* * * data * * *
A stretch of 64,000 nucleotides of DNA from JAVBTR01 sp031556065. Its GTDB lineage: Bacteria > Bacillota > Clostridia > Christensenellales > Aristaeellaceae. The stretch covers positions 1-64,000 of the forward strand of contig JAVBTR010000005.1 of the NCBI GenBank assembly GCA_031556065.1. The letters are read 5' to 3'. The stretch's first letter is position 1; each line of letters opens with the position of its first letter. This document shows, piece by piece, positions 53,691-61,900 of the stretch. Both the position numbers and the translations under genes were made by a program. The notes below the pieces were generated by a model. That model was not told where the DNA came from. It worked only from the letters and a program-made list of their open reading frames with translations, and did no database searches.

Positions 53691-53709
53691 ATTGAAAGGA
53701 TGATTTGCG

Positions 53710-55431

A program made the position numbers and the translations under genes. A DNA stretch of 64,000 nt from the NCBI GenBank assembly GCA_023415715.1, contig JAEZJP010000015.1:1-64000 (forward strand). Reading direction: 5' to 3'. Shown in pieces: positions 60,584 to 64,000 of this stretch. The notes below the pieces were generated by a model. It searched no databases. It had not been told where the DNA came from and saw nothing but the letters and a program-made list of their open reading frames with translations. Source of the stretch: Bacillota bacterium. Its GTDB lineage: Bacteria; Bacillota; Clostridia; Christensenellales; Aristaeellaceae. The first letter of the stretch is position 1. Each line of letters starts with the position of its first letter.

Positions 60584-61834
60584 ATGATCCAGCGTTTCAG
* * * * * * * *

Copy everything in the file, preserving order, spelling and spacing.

A stretch of 64,000 nucleotides of DNA from JAVBTR01 sp031556065. Its GTDB lineage: Bacteria > Bacillota > Clostridia > Christensenellales > Aristaeellaceae. The stretch covers positions 1-64,000 of the forward strand of contig JAVBTR010000005.1 of the NCBI GenBank assembly GCA_031556065.1. The letters are read 5' to 3'. The stretch's first letter is position 1; each line of letters opens with the position of its first letter. This document shows, piece by piece, positions 53,691-61,900 of the stretch. Both the position numbers and the translations under genes were made by a program. The notes below the pieces were generated by a model. That model was not told where the DNA came from. It worked only from the letters and a program-made list of their open reading frames with translations, and did no database searches.

Positions 53691-53709
53691 ATTGAAAGGA
53701 TGATTTGCG

Positions 53710-55431

A program made the position numbers and the translations under genes. A DNA stretch of 64,000 nt from the NCBI GenBank assembly GCA_023415715.1, contig JAEZJP010000015.1:1-64000 (forward strand). Reading direction: 5' to 3'. Shown in pieces: positions 60,584 to 64,000 of this stretch. The notes below the pieces were generated by a model. It searched no databases. It had not been told where the DNA came from and saw nothing but the letters and a program-made list of their open reading frames with translations. Source of the stretch: Bacillota bacterium. Its GTDB lineage: Bacteria; Bacillota; Clostridia; Christensenellales; Aristaeellaceae. The first letter of the stretch is position 1. Each line of letters starts with the position of its first letter.

Positions 60584-61834
60584 ATGATCCAGCGTTTCAG